In today’s day and age of continual technological advances, the world is becoming more interconnected than ever before. Whether it be because of the rise of the internet, the impact of smartphones, or the influence of social media, there are so many ways in which technology has continually advanced as time has moved on.
One particular area where advances are frequently being honed is smart technology. ‘Smart’ devices, like those powered by Alexa, Siri or Google Assistant, utilise artificial intelligence (AI) to connect consumers with the latest news and goings on without even needing to press a button. The interconnectivity of these devices has, in turn, led to the introduction of smart homes – houses capable of controlling lighting, heating and electronics remotely using only a smartphone.Not only has this added a certain ‘cool’ factor to properties, but it has also helped homeowners save money and have better control over their energy usage. This, in turn, has enabled them to save on energy bills, while helping preventing climate change. Talk about a win-win.But, while it may be all well and good creating a smart home when you actually own the property, what if you rent? Often landlords will have rules in place which restrict how much a tenant can alter within the home, so is it possible for tenants to set up smart homes of their own? And, if so, how?
Well, the good news is yes, you can. There are many smart devices available out there which won’t alter the property in any way, but will give you more control over how the house is run. Join us as we take a look at some of the best devices to think about investing in if you live in rented accommodation.
1. Hub & Smart Speaker.
First things first, you’re going to need some sort of smart hub to control everything. Before you go charging off and buy the first one you come across though, you need to think about your choice carefully. Ask yourself, for instance, are you a big Apple user, or do you prefer the devices that Google or Amazon produce? Generally speaking, it’s a good idea for the smart hub you buy to compliment the smartphone or external devices you plan on using it with.
The HomePod speaker from Apple, for instance, is designed to work seamlessly with iPhones and other Apple-based products. That being said, it’s also technically inferior than both the Amazon Echo and Google Home smart hubs, which can also be controlled using Apple-based devices.
The system you choose to control your home with isn’t as simple as just picking the cheapest option either. If you choose an Amazon Echo at this point, that means there’d be no point investing in a Google smart speaker down the line, since they both use different virtual assistants.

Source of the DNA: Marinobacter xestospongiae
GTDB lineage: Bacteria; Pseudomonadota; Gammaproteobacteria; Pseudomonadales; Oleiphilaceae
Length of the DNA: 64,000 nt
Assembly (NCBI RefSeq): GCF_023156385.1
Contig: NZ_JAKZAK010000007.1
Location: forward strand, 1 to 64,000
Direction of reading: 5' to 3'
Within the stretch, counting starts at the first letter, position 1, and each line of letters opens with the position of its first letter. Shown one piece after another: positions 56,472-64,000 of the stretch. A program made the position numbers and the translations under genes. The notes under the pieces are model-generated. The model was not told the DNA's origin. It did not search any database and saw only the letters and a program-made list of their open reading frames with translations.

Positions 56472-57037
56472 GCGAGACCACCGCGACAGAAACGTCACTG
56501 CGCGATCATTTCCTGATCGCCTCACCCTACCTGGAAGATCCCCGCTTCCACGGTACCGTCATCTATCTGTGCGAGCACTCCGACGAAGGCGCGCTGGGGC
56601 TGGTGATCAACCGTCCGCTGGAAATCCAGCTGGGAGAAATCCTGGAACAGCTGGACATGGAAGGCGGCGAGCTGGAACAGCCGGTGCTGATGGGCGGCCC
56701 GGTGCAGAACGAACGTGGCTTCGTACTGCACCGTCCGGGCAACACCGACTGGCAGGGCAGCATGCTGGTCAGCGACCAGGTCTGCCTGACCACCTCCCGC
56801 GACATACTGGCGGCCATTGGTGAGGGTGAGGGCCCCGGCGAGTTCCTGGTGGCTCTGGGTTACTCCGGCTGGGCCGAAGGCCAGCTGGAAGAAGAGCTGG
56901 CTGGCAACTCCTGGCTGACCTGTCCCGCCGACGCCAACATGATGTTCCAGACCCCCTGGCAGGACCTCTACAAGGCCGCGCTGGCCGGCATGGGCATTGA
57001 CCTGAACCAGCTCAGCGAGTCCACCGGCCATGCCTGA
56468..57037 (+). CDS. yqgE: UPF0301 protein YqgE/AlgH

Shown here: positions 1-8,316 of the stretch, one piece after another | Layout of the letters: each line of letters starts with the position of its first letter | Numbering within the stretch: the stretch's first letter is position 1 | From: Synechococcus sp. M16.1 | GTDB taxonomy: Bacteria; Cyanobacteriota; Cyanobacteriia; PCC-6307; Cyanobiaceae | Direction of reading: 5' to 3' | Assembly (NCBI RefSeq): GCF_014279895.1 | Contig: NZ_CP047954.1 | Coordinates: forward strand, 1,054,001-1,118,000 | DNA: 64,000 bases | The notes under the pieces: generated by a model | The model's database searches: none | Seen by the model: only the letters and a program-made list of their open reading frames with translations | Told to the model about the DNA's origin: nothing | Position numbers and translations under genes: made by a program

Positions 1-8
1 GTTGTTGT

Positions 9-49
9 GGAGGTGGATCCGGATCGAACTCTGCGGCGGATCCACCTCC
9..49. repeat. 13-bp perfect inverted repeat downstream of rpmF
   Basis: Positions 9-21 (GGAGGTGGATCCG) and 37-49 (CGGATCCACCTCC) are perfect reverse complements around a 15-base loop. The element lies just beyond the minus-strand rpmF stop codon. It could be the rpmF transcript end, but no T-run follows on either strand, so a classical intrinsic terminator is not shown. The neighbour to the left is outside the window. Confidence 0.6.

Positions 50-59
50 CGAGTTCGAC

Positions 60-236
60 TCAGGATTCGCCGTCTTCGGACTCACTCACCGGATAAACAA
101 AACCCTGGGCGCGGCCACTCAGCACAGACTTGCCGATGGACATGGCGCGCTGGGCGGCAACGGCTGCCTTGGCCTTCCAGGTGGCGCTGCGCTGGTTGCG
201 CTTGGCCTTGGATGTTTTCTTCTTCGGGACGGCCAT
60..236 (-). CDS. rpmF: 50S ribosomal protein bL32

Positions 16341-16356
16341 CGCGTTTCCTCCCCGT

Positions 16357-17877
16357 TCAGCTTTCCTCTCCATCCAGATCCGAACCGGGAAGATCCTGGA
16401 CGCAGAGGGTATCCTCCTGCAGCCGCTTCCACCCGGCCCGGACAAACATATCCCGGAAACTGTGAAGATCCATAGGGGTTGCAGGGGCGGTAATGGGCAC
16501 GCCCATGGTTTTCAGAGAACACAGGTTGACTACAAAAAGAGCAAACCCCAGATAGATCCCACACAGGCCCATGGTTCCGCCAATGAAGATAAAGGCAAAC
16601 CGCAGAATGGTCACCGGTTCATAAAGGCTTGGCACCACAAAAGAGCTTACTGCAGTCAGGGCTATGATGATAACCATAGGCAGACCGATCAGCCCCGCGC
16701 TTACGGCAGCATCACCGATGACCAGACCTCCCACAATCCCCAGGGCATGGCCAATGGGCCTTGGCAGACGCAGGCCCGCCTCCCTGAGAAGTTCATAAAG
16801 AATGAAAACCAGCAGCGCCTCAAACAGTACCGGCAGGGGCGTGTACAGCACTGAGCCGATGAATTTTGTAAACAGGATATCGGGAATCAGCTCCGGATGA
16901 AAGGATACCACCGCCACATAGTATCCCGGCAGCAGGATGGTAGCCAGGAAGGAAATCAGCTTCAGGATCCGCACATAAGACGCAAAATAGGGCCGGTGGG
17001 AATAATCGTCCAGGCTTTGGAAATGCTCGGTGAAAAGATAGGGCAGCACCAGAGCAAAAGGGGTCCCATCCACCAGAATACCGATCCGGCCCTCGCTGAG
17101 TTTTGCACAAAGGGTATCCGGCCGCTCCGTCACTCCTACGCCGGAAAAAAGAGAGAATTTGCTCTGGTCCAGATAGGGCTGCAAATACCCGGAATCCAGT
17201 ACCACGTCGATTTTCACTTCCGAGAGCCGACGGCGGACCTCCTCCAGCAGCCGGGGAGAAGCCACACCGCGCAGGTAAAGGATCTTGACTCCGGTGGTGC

Put simply, you need to decide whether you want your smart home to be controlled using Siri (Apple), Alexa (Amazon), Google Assistant (Google) or Samsung, then buy the relevant system to fit.
2. Smart Lighting.
Once you have decided on your smart hub and smart speaker system, now the real fun can begin.
One of the first things you should think about buying to utilise this system is smart lighting. Products like Phillips Hue and C by GE are already incredibly popular additions in homes throughout the UK, providing users with the ability to control their lighting with their voice or smartphone.
However, before you head down to your local electrical supply store, you’re going to need to check what sort of light fittings you have available in your rented property. While it’s usually fairly straightforward to change these yourself, some landlords don’t allow you this luxury, so it’s important to check first.
Once you know which fittings your property has available, then you can buy the relevant bulbs required. Whether it be a large screw bulb, small screw bulb or a bayonet fitting, the bulbs you choose will then connect to a Wi-Fi bridge, controlled using either your voice (via the smart hub) or smartphone.
3. Smart Plugs.
Utilising Wi-fi-controlled plugs around your home is one of the best ways of making the property smart without causing any permanent damage. Not only are they cheap to buy and easy to use, they can also be taken with you when it comes to moving out.
To use a smart plug, you simply need to plug it into the wall outlet and turn it on. Once the plug has been connected up to your Wi-fi network and smart hub, you can then control it using either your voice, app or set a schedule for it to be turned on or off whenever required.
However, it’s important to bear in mind that not all devices will fully power on when switched on using the smart plug. Many TVs, for instance, will only enter standby mode when powered on, but will turn off on command.
4. Security Cameras.
Whether you are cautious about your home’s security, or are looking for an effective way of keeping an eye on your dog or baby, smart security cameras can make your life a whole lot easier. All you need to use one is a wall plug socket and a Wi-fi network – while you can fit them to the wall, if you’re not allowed to do this at your property, they also come available on a stand.
However, it’s important to bear in mind the privacy of others when it comes to installing security cameras. If you live in a communal space, for instance, your flatmates may feel it’s a breach of their privacy if they think they’re being spied on. Therefore, make sure you have everyone’s blessing before you go ahead and set up your smart security camera system.